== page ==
On Strips: Captain Marvel

By | Friday, July 25, 2014 2 comments
Brendan Spillane pointed out to me that Captain Marvel appeared in yesterday's Mutts comic strip and his previous comic strip appearance was at Nancy's 80th birthday celebration last November...
It's a little curious since Captain Marvel never had his own newspaper strip, unlike Superman and other well-known superheroes, but it turns out that he almost did.

Back in 1943, at pretty much the height of the character's popularity, Captain Marvel creator C.C. Beck teamed up with writer Rod Reed to pitch a newspaper strip of the character. They put together a week's worth of samples, but none of the syndicates picked them up. Although they were never expressly told why, Reed assumed that it had to do with the lawsuit DC had filed against Fawcett. Here are the first three sample strips they worked up (originally printed in The Fawcett Companion)...
Years later, after the lawsuit was settled, Beck tried syndication again, this time with Otto Binder. Instead of Captain Marvel, however, they tried selling a Mr. Tawny strip. This also went nowhere, with syndicates claiming that it was too cartoony and they were interested in more true-to-life stories. That may be partially true, but I suspect that legal issues may have been involved here too.

Mr. Tawny was created in 1947 and first appeared in Captain Marvel Adventures #79. He would have been under a Fawcett copyright, and would have remained so even after they ceased publication of superhero comics in 1953 as part of their settlement with DC. This is reinforced by the fact that DC had to license (and later purchase outright) the character to use in their comics in the 1970s. So Beck and Binder, while creators of the character, would not have had the rights to use him in a comic strip. The syndicates would almost certainly have been aware of the prior lawsuit -- it was a pretty big deal, and lasted for about a decade with the various appeals -- and even if they didn't fully investigate who owned which characters, they could well have shied away from even attempting to get near a character with a legally grey history.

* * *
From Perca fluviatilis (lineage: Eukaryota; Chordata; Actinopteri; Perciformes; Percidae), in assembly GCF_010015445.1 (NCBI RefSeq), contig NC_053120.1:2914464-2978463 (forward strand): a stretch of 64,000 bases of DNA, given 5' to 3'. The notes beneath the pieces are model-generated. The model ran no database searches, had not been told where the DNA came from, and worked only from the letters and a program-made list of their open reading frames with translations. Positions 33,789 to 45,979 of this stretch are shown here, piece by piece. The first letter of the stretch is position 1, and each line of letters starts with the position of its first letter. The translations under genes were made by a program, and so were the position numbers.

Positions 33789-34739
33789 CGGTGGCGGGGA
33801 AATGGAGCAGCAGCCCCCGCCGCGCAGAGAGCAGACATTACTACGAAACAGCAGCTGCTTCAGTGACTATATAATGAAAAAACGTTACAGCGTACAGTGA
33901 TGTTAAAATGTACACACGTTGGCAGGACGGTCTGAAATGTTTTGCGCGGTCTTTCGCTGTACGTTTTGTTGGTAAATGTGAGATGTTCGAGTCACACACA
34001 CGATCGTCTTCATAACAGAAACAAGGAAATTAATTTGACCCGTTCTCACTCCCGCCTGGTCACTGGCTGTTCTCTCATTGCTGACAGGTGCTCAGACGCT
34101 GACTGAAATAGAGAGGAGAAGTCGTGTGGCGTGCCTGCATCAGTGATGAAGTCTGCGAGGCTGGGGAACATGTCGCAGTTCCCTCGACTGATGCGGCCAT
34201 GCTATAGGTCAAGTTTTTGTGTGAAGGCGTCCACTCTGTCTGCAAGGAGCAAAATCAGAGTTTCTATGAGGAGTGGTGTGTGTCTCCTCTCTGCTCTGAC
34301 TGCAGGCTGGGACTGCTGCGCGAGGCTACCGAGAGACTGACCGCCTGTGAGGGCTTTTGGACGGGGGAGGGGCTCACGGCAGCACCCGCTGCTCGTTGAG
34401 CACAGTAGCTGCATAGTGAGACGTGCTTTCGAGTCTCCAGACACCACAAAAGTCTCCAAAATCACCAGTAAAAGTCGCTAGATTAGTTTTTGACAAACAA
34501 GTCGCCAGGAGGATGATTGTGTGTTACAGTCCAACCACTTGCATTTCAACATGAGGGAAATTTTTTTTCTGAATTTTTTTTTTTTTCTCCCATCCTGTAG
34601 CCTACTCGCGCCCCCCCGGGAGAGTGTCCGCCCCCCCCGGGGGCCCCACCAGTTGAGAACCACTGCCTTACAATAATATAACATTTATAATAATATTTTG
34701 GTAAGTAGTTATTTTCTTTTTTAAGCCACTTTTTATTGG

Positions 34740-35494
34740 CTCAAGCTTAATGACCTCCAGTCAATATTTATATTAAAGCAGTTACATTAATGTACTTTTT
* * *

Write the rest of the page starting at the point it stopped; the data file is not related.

All of which means that the handful of appearances Captain Marvel has made in comic strips were NOT by his original creator, despite his style being perfectly suited to that medium. Nor were any of his appearances in his own comic!
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Matt K said...

Interesting. In the 1997 two-part Elseworld's Finest story by JF Moore, the Daily Planet publishes a Captain Marvel serial by "Raymond Beck…"

I'm not super-familiar with the "Shazam" version of CM, and a brief poke at the internet doesn't immediately reveal where they came up with Raymond…

"Raymond"? No idea where that came from. Closest I can come up with is that Mac Raboy did Captain Marvel Jr. and his style was frequently compared to Alex Raymond. But that seems a bit of stretch.